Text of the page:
Bishop Stika, Cardinal Rigali lead funeral Mass as regional, national Latino communities pay tribute to Chancery official
By Bill Brewer
Maria de Lourdes Garza, the Diocese of Knoxville’s director of Hispanic Ministry since 2004 who passed away July 9 at age 63 after a long, courageous battle with cancer, was remembered at a Mass of Christian Burial as a bridge-builder who tirelessly served the local, regional, and national Hispanic communities.
She also was remembered as a faithful servant of God who experienced redemptive suffering in the last years of her life, offering up her pain to God for others, and who lived by the personal credo “Nothing will separate us from the love of Christ.”
Bishop Richard F. Stika encouraged everyone attending the funeral Mass at the Cathedral of the Sacred Heart of Jesus to be like Lourdes Garza, to “be a pontiff.” The bishop noted that Ms. Garza had a special devotion to one pontiff, St. John Paul II, and explained that the word “pontiff” means bridge-builder, a term he emphasized to describe Ms. Garza.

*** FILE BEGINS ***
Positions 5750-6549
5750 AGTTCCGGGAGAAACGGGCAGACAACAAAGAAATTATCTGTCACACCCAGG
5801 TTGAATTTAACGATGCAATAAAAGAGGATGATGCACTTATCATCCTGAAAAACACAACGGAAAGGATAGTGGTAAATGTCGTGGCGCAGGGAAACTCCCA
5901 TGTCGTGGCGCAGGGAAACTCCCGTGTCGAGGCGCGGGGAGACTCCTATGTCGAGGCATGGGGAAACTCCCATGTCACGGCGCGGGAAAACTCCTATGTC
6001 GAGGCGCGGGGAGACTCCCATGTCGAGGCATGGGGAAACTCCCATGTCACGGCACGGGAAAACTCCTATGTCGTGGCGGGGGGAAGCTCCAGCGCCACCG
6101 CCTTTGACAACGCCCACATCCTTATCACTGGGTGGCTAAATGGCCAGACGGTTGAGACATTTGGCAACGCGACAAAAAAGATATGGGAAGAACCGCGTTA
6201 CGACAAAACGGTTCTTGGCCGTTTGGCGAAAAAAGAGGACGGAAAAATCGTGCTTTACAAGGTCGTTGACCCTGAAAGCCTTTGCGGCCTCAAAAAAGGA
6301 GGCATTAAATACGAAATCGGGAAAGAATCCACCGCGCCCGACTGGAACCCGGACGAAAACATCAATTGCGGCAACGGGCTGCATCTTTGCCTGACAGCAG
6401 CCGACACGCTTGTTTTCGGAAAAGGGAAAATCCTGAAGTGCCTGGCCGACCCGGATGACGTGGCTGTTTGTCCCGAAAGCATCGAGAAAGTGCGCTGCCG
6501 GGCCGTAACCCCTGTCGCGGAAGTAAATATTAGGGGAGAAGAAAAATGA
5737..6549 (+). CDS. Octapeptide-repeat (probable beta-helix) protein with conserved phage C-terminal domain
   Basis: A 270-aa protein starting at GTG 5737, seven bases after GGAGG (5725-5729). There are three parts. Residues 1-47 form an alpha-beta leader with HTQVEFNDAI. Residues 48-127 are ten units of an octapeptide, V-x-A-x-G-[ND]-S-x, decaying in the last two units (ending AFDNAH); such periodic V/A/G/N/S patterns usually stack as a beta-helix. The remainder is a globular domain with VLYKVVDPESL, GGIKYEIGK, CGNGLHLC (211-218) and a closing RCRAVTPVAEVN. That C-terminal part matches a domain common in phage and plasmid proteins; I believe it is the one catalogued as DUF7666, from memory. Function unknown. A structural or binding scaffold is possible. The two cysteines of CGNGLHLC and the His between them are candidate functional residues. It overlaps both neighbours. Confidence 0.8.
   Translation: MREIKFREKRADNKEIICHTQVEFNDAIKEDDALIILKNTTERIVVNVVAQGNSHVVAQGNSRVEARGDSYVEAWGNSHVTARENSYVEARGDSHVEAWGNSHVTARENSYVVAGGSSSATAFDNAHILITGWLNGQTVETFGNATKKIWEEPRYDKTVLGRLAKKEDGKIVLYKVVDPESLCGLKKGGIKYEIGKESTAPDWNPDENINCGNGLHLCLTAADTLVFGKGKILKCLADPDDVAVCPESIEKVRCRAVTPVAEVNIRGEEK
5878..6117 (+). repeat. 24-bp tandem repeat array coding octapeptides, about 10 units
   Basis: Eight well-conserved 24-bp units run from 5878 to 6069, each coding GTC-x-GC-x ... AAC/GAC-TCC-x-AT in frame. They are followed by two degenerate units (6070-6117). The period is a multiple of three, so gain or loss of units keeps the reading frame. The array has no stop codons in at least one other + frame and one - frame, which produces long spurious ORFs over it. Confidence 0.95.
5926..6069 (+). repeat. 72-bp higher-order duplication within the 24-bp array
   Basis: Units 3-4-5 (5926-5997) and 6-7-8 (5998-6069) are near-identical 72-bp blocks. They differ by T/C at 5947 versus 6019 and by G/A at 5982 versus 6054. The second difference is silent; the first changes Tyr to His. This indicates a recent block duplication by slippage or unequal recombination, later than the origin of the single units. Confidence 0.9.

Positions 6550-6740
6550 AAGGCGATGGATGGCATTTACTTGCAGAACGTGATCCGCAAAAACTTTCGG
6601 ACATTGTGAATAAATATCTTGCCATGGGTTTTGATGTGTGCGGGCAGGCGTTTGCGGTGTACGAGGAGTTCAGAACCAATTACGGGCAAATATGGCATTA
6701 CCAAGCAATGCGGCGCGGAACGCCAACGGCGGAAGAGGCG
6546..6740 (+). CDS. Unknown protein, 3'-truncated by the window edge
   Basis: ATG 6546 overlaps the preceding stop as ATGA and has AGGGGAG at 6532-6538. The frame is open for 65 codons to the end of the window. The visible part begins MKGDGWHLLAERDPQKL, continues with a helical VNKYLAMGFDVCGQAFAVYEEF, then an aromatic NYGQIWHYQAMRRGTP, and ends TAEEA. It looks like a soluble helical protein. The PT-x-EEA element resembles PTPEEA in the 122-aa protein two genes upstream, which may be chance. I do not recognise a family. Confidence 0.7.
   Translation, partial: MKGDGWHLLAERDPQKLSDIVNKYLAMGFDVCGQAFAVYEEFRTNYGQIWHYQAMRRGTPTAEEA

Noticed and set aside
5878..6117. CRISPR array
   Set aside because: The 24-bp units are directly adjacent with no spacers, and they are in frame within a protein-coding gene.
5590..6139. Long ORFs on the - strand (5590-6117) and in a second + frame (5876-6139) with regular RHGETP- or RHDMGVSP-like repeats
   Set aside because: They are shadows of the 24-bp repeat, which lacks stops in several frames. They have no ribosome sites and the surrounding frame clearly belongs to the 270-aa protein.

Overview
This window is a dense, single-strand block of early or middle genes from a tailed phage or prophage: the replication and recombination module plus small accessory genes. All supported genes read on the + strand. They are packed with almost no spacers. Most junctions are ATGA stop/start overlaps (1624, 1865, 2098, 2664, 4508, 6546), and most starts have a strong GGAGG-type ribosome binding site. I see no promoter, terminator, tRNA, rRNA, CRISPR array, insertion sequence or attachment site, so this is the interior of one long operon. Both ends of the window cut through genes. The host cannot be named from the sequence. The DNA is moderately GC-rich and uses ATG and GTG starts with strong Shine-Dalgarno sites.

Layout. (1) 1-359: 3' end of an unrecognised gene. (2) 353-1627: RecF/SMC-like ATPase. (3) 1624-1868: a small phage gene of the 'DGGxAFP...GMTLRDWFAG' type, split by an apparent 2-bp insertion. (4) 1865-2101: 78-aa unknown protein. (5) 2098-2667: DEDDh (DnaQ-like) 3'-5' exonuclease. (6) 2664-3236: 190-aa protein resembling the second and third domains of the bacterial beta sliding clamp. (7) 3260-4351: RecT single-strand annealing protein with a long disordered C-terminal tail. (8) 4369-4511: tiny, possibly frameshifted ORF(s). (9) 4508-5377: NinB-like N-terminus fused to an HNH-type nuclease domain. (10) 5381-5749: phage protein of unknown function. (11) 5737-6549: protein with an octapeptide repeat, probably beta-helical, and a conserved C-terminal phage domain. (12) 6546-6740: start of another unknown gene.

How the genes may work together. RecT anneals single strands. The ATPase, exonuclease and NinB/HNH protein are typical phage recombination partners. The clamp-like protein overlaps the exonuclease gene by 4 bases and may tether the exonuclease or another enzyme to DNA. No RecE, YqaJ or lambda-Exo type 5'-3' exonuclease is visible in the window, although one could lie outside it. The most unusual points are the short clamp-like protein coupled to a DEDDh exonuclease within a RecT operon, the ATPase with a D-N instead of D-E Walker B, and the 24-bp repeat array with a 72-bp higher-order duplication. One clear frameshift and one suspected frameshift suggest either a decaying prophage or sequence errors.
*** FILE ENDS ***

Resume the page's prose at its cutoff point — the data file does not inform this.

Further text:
Bishop Stika, who celebrated the Mass on July 15, praised Ms. Garza for her work to help grow the Hispanic community in East Tennessee and nationally. Joining the bishop for the Mass of Christian Burial were some 20 diocesan priests and nearly two dozen deacons and women religious. Cardinal Justin Rigali concelebrated the Mass.
Father Arthur Torres Barona, associate pastor of Sacred Heart, translated the bishop’s homily into Spanish, and Father Michael Nolan, pastor of St. Thérèse of Lisieux Parish in Cleveland, gave an a cappella rendition of the Celtic Song of Farewell during the final commendation.
Also attending the Mass were Father Rafael Capo, director of the Southeast Pastoral Institute, who concelebrated; Olga Villar, director of the Office of Hispanic Ministry in the Archdiocese of Mobile, who represented the National Catholic Association of Diocesan Directors for Hispanic Ministry; Knoxville Mayor Madeline Rogero; and Patricia Inéz Robledo, the city of Knoxville’s business liaison. A rosary was said for Ms. Garza on July 14 at St. Thomas the Apostle Church in Lenoir City. A private burial service was held July 16.
“How much suffering can a person endure? For those of you who knew Lourdes closely, you know these last three years or so, suffering from stage IV ovarian cancer, she suffered greatly,” Bishop Stika said. “I think she really understood the importance of redemptive suffering…she offered it up. She believed in the power of Jesus. She believed there was something greater than herself or something greater than this world, something greater than the pain and suffering of ovarian cancer, or the pain that surrounds us in this world.”